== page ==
tales of a girl in the city

novembre 28, 2005


Of course there is the point in any new relationship where you see a mark on his chin, a white line across one of his fingers, a queer, circle of pale on his shoulderblade. What happened there? you ask. And out comes the memory. A race downhill on bikes that ended up with skinned knees and 12 stitches. A game of Star Wars on his uncle's lawn that included sticks instead of lightsabers. An angry classmate and a newly sharpened pencil.... The scars are the title page of a story. They're a book report: My Life Then.

I never get tired of telling or hearing these stories. I've got: one of the aforementioned angry classmate/sharp pencil scars on my right hand. There's also a small diagonal mark in between my eyebrows from a game of department-store tag that ended with a crash and a metal clothes wrack. And I've got a deep gash on the bottom of my chin from when I tried to break international speed records with a four-wheeled plastic horse on a gravel driveway. There are others, too, that would tell you: chicken-pox, bad at leg-shaving, grew up on a farm.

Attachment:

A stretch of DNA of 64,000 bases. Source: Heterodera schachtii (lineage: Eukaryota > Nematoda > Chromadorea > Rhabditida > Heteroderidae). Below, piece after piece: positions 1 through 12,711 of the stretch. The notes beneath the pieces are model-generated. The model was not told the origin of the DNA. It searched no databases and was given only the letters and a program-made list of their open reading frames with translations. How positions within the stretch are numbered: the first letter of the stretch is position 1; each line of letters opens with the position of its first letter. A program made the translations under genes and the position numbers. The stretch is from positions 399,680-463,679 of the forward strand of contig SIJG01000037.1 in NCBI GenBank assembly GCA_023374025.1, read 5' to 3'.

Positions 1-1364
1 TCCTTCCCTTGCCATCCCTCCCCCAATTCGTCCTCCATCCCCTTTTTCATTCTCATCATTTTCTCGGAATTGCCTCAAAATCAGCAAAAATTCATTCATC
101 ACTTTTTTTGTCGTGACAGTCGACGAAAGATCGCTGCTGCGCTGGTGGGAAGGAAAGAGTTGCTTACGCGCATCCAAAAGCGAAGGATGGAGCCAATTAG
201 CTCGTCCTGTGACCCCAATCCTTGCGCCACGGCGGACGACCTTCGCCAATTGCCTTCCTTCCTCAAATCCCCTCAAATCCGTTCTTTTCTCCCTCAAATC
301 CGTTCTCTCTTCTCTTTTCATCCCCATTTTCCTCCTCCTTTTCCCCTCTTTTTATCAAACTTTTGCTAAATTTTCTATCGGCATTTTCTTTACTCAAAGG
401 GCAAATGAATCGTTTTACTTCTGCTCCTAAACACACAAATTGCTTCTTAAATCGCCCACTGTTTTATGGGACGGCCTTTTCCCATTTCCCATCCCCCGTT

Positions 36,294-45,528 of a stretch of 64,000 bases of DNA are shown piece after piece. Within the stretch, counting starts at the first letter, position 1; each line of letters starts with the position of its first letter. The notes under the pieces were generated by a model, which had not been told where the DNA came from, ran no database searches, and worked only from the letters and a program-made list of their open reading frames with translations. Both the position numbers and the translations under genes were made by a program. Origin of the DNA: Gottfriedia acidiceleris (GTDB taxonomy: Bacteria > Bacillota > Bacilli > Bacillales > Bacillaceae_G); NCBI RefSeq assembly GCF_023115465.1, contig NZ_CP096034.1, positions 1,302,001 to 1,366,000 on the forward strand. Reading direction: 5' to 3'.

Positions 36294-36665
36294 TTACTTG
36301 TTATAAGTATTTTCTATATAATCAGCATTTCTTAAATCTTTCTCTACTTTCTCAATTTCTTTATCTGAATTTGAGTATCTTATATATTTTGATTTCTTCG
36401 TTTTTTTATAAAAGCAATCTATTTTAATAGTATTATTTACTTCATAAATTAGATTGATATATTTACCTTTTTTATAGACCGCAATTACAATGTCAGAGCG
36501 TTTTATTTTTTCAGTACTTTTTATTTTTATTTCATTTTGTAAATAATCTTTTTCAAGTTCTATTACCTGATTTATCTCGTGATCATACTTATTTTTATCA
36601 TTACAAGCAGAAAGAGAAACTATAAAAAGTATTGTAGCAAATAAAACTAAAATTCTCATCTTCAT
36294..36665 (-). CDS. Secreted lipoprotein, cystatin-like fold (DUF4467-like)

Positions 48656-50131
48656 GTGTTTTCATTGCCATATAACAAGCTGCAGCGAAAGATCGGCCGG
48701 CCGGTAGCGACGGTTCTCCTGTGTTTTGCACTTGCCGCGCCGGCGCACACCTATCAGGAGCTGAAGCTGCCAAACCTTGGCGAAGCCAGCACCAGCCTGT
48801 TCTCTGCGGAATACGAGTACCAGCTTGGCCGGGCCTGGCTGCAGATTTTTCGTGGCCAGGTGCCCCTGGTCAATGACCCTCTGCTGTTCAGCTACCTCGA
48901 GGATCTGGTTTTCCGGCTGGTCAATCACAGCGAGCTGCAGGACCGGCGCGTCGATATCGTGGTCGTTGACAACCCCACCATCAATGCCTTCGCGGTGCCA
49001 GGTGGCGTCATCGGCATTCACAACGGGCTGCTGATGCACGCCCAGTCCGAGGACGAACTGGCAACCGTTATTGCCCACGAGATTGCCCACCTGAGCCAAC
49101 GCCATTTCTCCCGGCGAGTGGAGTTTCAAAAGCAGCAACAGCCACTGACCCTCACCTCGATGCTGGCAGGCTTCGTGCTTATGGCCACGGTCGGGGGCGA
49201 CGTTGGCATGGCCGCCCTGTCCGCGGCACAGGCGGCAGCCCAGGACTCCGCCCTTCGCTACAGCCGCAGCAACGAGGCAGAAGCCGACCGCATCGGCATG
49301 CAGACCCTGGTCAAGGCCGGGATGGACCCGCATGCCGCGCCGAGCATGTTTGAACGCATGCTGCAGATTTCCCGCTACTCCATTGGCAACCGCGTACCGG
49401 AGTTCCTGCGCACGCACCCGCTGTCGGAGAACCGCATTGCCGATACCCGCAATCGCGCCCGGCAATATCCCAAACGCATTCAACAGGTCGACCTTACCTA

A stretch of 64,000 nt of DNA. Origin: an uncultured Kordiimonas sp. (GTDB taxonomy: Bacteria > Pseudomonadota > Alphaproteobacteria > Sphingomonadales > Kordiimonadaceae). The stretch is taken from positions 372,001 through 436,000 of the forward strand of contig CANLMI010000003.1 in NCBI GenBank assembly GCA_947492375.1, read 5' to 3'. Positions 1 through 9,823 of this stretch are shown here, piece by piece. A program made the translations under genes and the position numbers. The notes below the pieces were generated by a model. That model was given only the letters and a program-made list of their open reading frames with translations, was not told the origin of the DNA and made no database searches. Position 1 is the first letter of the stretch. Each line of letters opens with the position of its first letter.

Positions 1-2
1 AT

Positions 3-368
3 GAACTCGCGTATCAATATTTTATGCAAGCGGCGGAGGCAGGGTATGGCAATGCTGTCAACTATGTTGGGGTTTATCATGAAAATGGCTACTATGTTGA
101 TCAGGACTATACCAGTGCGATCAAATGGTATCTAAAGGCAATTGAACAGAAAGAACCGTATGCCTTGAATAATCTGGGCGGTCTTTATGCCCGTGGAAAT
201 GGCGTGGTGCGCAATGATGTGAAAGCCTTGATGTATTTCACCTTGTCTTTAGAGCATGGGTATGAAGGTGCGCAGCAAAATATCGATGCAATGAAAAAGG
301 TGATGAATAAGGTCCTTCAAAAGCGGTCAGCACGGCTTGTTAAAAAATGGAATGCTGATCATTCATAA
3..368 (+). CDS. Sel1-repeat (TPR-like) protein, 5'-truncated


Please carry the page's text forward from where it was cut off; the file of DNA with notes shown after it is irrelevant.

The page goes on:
There's a certain intimacy that comes when you read the writing life has left. It's a way to get into someone's childhood: were they reckless? Mischievous? Did they have a mother who guarded--who did everything short of shin guards to bed? Was their life filled with brothers and cousins and trying to keep up with the bigger boys? How much did it hurt? What's their first memory of pain? Did they learn about crying that day? Or was that the day they learned to keep it all in--the day someone was watching who told them tears were for girls?

And of course there's intimacy too because these marks can be seen only when you're close enough to see them. If you're talking about scars, you're wearing little but skin. And most of them are hidden, tucked away on elbows and backs or places you have to love to notice. For example, you'd never see the one on my forehead unless you're coming in for, or from, a kiss. You see the one underneath my chin if we're being lazy in bed; your head is on my stomach and you look up and say it: What happened there?